In the foxhole
The most interesting and challenging part about being a bench technician is the wide variety of computer systems and problems you encounter on a daily basis. Repair technicians for large OEMs only need to know their own system configurations and they usually have the tools and database information already laid out for them. As a result, very little tech trouble-shooting is necessary. Most of the time, the answer is already present in a book or training manual.
On the other hand, when you work for an independent service shop, you get to see a bit of everything, almost every day. Reference materials are worth their weight in gold. The more books and OEM partnerships you have in your possession, the better equipped you are to fight the wars to come.
After working as a bench technician for several years, I can honestly say that I have probably seen nearly every imaginable problem an end user can have with his or her computer. As I stated before, one of the major challenges a general bench tech has to face is the sheer number of hardware and software configurations floating around out there.
Fire in the Hole!
Being a general bench technician usually means that you have to deal directly with a wide variety of customers. Sometimes the customer is a very nice person, and other times the customer is less than nice. You need to have the ability to deal with both types of people. As the saying goes, "The customer is always right." This is frequently not the case, however, but it's your best interest to always treat the customer as if they are right.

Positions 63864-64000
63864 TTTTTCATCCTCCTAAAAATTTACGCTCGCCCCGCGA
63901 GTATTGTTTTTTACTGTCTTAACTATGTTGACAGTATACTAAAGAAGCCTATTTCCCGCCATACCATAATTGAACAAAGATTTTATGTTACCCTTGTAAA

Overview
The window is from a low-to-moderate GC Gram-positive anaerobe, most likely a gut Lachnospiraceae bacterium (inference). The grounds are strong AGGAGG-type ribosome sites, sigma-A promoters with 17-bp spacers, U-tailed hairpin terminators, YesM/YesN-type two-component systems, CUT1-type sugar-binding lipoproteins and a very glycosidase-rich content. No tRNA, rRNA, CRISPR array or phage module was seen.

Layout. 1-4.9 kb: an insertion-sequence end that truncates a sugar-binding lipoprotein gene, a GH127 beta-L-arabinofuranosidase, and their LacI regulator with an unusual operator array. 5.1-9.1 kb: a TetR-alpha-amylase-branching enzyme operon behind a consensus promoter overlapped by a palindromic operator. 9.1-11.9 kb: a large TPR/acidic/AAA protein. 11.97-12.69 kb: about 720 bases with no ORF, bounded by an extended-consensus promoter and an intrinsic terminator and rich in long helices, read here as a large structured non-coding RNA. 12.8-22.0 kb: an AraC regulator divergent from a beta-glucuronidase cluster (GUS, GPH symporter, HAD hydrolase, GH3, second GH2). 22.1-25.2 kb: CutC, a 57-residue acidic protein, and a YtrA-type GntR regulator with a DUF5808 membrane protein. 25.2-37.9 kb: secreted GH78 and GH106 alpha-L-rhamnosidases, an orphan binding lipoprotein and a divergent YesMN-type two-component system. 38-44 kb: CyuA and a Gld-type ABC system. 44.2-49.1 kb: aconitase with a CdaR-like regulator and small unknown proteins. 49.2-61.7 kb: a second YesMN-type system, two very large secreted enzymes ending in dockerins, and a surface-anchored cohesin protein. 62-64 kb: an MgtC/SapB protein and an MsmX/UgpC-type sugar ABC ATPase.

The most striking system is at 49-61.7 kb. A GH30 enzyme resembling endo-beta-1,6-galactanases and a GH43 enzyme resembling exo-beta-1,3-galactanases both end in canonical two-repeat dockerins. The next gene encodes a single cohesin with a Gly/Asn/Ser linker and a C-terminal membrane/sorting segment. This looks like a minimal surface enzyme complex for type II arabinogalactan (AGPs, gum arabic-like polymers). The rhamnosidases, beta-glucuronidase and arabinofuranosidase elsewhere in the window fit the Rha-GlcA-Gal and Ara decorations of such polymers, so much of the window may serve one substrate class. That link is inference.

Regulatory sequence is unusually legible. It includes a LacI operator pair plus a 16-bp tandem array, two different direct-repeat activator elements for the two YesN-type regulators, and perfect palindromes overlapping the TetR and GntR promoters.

You don't have to like everyone you meet, but when you work in the service business, it's all about keeping repeat customers. If the customer likes you, they will buy equipment from you, or, in this case, leave their computer for service. The customers that begin to think of you as a friend will become your best customers (this can sometimes make for a sticky business relationship since "friends" will sometimes expect unreasonable extras).
Don't I get a purple heart for this?
I've compiled together some of the more interesting repair jobs and customers I've come across during my years as a bench technician. Note that many of the technical difficulties were a result of my own inexperience. For better or worse, many times I've ended up coming out of the battle with scars (some physical due to poorly designed computer cases).